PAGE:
01 September 2011
Editorial: 9/11 edition
As I'm writing, the world is still reeling from the horrors of the massacre at Utoya in Norway, committed by a man described as an 'anti-Muslim', 'fundamentalist Christian'. Referred to in the press as 'Norway's 9/11', hatred and violence in the name of religion is a phenomenon we are increasingly having to deal with.
Although it is 10 years since the 9/11 attacks which have become engraved in our collective memory, we are still dealing with the repercussions - some of which play out in the area of Christian-Muslim relations. We all remember where we were on that fateful day. All of us glued to the incomprehensible images that seemed like they belonged in a disaster movie. Or a nightmare. The Twin Towers. The billowing smoke. The men and women plummeting to their deaths.
Globally, the attacks put religion back into the headlines. Many portrayed the ensuing conflicts and further terrorist attacks - including 7/7 here in Britain - as a war between Islam and the West, provoking tensions between Islam and Christianity. As Richard Sudworth writes in his excellent book Distinctly Welcoming: "We live at a juncture in history fraught with tension...The events of 9/11 and 7/7 have brought to the fore our deepest fears and we could be excused for being paralysed by inaction." Questions have been asked time and time again in the past decade about what the relationship between our faith and that of Islam should be. Can there be fruitful dialogue between Muslims and Christians without diluting our faith? Is Islam the biggest threat to UK Christianity? How should we support our brothers and sisters facing persecution in Muslim countries? How do we reach Muslims with the gospel? How do we welcome new believers from Muslim backgrounds and be sensitive to the sacrifices they make once they convert? What would Jesus do?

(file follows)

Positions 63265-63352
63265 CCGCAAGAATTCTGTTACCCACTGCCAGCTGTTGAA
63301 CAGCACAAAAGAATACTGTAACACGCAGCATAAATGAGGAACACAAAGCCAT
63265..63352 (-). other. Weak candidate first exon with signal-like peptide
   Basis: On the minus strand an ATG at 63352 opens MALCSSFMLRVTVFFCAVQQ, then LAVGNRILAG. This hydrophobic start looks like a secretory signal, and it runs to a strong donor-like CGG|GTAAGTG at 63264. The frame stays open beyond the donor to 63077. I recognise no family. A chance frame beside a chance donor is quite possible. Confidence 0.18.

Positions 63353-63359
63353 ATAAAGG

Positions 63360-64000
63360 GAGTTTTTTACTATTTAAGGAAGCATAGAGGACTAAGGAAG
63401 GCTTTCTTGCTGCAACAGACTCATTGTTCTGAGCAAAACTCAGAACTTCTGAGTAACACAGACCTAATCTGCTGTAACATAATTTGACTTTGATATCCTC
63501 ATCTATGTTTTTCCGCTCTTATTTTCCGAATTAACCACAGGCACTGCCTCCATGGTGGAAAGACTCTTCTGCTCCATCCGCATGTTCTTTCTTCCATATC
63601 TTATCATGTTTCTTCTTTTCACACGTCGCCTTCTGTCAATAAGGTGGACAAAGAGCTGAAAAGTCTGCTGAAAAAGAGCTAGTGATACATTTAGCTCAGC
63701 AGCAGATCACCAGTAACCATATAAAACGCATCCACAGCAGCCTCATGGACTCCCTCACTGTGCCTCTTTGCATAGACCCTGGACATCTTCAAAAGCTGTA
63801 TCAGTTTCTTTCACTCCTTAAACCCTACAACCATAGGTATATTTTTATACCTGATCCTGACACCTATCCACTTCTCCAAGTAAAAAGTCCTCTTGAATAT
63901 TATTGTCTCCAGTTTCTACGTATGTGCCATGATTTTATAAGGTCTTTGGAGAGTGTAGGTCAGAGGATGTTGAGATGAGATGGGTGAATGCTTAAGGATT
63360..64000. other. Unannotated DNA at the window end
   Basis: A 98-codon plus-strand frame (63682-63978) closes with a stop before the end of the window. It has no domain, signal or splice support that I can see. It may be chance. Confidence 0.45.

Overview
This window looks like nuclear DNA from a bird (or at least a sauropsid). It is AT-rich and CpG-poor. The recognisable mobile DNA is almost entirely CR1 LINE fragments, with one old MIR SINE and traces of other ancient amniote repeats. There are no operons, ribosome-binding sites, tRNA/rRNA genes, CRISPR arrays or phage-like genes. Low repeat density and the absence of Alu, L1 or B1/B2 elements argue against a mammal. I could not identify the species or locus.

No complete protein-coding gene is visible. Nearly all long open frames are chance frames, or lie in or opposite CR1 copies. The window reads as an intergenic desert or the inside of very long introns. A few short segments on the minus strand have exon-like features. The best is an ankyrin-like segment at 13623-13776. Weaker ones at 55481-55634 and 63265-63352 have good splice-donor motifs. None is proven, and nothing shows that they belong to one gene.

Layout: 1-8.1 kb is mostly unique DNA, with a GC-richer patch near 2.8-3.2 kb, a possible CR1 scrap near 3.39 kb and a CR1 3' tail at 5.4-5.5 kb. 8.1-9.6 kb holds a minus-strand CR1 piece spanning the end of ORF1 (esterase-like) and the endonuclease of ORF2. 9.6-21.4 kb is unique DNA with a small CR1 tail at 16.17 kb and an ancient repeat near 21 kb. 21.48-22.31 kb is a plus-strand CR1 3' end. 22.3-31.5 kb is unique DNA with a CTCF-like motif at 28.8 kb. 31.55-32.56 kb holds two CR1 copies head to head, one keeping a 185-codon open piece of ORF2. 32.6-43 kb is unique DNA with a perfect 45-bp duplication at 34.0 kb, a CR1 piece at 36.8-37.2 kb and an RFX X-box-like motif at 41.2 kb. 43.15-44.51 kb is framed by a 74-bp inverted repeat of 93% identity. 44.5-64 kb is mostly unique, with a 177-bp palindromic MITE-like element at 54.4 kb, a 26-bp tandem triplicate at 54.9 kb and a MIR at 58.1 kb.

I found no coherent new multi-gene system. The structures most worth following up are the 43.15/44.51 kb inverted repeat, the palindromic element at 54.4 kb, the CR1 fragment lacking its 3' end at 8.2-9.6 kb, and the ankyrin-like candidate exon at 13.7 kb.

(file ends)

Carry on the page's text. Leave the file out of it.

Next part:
This edition of idea explores some of these questions. We feel the 10th anniversary of 9/11 is the right time to do so. So we have dedicated a whole magazine to it, portraying a range of views from across the evangelical spectrum. We hope
that the following interviews, news stories and features will be a reminder to us all to love our neighbour without prejudice, and without compromise; to pray for the persecuted, and to not just rejoice when Muslim people turn to Christ, but to share life with them wholly and sensitively.
We are thankful to all who have contributed to this edition, including Bishop Michael Nazir-Ali (p13), the Tony Blair Faith Foundation (p16), Geoff Tunnicliffe of the World Evangelical Alliance and Imam Feisal of the Cordoba Initiative in New York (p28). We hope that you will be challenged and inspired by it. Also check out our video interview with Steve Bell, author of Friendship First and Grace for Muslims on our website. As always, we welcome your feedback.
• In July we said farewell to Rev Dr John Stott - one of the 20th century's leading evangelical thinkers - who died at the age of 90. Rev Dr Stott had a long association with the Alliance and it is his phrase "double listening" which informs the ethos of this magazine. We pay tribute to him on page 9.